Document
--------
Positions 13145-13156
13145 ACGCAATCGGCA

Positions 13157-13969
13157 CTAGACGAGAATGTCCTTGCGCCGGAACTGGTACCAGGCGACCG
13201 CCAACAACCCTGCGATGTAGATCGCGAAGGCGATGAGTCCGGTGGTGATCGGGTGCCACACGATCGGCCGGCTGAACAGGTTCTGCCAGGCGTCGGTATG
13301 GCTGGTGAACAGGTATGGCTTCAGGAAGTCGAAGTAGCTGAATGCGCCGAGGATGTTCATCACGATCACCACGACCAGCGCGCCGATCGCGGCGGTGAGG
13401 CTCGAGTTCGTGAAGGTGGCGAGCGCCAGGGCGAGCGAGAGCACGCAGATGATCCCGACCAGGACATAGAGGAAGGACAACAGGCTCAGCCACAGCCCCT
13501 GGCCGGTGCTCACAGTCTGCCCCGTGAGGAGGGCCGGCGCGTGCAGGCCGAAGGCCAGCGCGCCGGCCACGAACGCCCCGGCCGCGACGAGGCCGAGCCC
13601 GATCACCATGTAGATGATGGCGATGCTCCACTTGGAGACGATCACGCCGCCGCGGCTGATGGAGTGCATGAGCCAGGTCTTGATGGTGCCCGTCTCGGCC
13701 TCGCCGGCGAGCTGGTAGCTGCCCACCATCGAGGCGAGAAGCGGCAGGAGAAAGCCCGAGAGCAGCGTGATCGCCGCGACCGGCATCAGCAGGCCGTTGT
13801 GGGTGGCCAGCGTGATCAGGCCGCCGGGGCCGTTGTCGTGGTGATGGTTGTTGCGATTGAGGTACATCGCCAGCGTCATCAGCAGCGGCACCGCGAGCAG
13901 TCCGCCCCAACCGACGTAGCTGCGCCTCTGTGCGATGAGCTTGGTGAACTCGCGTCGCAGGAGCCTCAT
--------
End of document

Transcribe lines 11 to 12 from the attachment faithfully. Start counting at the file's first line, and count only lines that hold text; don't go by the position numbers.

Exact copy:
13801 GGGTGGCCAGCGTGATCAGGCCGCCGGGGCCGTTGTCGTGGTGATGGTTGTTGCGATTGAGGTACATCGCCAGCGTCATCAGCAGCGGCACCGCGAGCAG
13901 TCCGCCCCAACCGACGTAGCTGCGCCTCTGTGCGATGAGCTTGGTGAACTCGCGTCGCAGGAGCCTCAT